Posted in Projects on 2 June, 2024

Firmdale Hotels’ new property is decorated in co-founder Kit Kemp’s signature style bringing exuberance and colour to Tribeca, the city’s erstwhile financial district.

Words by Carole Annett

New York can be many things – vibrant, upbeat, energetic and, occasionally, grey… unless you’re Kit Kemp. The word barely exists in her lexicon and certainly not in terms of decorating. Warren Street, a third New York hotel for Firmdale, the British hotel group founded by Kit and husband Tim, looks, as she describes it, ‘Like a summer’s day’, a striking blue steel-framed building topped with a concrete burst of sunshine. Inside, a celebration of contemporary design, every detail tailored to provide adventure for the eye.

Warren Street Hotel, New York, USA. Above: Deluxe Junior Suite. Top: Bar & Restaurant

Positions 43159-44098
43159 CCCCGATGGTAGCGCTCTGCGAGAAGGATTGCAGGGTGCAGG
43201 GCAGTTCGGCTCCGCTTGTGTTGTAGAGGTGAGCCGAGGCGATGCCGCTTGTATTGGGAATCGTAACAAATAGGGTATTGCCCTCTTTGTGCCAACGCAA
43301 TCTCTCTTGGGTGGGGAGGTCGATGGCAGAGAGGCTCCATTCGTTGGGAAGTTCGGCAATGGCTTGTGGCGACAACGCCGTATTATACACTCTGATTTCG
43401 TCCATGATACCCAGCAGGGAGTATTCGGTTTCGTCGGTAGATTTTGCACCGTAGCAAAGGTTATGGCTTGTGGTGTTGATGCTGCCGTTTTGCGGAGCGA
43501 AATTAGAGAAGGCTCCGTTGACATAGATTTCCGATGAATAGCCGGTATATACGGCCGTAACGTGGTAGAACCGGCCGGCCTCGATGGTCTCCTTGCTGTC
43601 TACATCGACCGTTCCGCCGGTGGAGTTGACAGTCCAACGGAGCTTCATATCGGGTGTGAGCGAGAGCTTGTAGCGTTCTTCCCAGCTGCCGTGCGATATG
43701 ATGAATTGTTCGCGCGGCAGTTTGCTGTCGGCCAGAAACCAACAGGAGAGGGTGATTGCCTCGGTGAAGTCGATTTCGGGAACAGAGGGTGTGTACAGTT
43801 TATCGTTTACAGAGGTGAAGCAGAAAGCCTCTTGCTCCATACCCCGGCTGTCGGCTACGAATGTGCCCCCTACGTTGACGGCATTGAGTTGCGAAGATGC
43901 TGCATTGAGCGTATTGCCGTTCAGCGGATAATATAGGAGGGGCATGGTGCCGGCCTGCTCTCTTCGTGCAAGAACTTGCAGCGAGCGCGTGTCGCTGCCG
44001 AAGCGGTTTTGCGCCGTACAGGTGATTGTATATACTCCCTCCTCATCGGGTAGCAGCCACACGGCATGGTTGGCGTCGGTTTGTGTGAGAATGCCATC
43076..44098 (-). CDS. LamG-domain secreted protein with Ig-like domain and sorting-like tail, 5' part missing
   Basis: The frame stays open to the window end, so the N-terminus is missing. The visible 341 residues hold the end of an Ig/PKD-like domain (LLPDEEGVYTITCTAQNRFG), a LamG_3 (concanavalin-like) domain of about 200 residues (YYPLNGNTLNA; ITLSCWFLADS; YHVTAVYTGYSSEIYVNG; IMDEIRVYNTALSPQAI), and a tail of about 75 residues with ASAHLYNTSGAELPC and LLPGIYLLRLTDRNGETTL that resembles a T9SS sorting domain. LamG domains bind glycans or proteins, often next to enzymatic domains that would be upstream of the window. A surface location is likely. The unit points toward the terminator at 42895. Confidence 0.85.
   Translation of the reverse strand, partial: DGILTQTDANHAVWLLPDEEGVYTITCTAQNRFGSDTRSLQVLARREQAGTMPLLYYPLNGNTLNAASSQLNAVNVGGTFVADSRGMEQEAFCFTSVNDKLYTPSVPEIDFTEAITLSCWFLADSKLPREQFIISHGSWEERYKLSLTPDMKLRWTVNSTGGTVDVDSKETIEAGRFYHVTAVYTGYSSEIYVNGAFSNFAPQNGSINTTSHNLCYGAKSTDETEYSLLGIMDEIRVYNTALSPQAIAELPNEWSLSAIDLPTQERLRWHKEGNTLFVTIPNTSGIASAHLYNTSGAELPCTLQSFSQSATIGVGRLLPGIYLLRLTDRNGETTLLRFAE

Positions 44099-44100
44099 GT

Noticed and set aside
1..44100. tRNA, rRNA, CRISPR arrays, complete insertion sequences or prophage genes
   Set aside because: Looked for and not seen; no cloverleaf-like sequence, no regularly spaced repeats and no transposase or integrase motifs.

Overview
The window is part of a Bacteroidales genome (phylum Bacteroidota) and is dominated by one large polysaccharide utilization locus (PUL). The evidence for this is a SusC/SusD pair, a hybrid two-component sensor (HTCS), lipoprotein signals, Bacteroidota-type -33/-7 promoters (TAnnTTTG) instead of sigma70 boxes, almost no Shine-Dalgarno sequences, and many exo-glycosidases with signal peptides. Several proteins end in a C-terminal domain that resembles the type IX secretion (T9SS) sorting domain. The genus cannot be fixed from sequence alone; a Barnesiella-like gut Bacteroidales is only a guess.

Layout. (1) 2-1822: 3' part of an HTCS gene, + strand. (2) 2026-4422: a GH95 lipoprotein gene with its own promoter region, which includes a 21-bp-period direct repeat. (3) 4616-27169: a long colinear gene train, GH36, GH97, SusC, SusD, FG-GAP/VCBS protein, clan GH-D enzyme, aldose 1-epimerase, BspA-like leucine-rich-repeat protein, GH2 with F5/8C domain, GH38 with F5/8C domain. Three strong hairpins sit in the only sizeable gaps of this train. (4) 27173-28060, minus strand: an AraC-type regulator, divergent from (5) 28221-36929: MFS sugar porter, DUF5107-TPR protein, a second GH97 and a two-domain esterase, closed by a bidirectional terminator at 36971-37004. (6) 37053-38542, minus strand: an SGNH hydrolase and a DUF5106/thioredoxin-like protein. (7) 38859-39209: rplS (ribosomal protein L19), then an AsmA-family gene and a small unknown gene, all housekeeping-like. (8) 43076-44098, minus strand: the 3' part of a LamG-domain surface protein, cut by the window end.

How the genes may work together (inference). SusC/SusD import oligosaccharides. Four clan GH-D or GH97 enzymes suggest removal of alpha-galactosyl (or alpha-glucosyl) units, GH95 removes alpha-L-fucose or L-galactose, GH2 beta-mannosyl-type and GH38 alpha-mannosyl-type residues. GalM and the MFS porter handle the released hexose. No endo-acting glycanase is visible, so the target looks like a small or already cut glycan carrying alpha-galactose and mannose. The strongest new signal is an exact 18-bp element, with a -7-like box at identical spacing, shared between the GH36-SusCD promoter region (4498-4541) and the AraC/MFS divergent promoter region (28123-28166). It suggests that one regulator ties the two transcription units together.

Following sister hotels The Crosby in Soho and The Whitby, Midtown, Warren Street has been four years in the making and plenty more in the dreaming. Once the heart of the financial district, Tribeca was earmarked as a potential site years ago by Kit and Tim. A neighbourhood steeped in history, over time its cobblestone streets and restored red brick warehouses have morphed into art galleries, restaurants and cafes, bringing new life and creating a village-like feel. Since opening in early 2024, the latest Firmdale has been gladly welcomed by both local residents and businesses, as well as fans of Kit Kemp Design Studio keen to see her latest project – a special one for Kit as she worked in collaboration with daughters Minnie and Willow. As she says, “I am so lucky to have them working with me and seeing their youthful energy and enthusiasm. Willow is architectural and a wonderful artist. Min is graphic and colourful in her designs. They have real enthusiasm and gusto. They both add so much to our design ethos.”